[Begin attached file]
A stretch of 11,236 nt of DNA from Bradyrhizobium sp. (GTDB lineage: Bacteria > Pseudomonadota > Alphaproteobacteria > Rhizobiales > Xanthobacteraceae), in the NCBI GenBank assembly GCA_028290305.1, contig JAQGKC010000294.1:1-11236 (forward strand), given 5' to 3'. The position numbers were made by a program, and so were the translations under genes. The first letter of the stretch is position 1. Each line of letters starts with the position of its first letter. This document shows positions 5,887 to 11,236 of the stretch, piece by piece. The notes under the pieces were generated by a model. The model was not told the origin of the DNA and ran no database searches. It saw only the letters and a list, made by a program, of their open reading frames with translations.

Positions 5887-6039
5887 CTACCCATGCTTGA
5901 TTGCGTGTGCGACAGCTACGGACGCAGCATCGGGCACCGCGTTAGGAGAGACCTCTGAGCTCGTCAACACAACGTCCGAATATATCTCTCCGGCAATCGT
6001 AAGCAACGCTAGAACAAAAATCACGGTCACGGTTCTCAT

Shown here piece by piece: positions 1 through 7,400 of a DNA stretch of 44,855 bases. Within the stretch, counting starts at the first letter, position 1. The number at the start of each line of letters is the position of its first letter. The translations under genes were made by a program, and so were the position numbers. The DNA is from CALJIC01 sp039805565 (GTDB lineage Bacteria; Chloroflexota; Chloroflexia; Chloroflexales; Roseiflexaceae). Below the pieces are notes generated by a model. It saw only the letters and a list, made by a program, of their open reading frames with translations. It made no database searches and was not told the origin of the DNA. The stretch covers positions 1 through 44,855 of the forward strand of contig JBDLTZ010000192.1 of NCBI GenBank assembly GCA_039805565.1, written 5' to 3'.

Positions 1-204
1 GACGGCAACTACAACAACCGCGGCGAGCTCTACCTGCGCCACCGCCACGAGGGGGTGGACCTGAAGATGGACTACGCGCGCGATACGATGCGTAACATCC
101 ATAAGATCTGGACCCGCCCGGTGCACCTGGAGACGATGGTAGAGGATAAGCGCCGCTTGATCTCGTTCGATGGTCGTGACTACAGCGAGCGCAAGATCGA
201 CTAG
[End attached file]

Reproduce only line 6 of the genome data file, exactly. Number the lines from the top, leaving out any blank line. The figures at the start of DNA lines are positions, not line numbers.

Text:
Shown here piece by piece: positions 1 through 7,400 of a DNA stretch of 44,855 bases. Within the stretch, counting starts at the first letter, position 1. The number at the start of each line of letters is the position of its first letter. The translations under genes were made by a program, and so were the position numbers. The DNA is from CALJIC01 sp039805565 (GTDB lineage Bacteria; Chloroflexota; Chloroflexia; Chloroflexales; Roseiflexaceae). Below the pieces are notes generated by a model. It saw only the letters and a list, made by a program, of their open reading frames with translations. It made no database searches and was not told the origin of the DNA. The stretch covers positions 1 through 44,855 of the forward strand of contig JBDLTZ010000192.1 of NCBI GenBank assembly GCA_039805565.1, written 5' to 3'.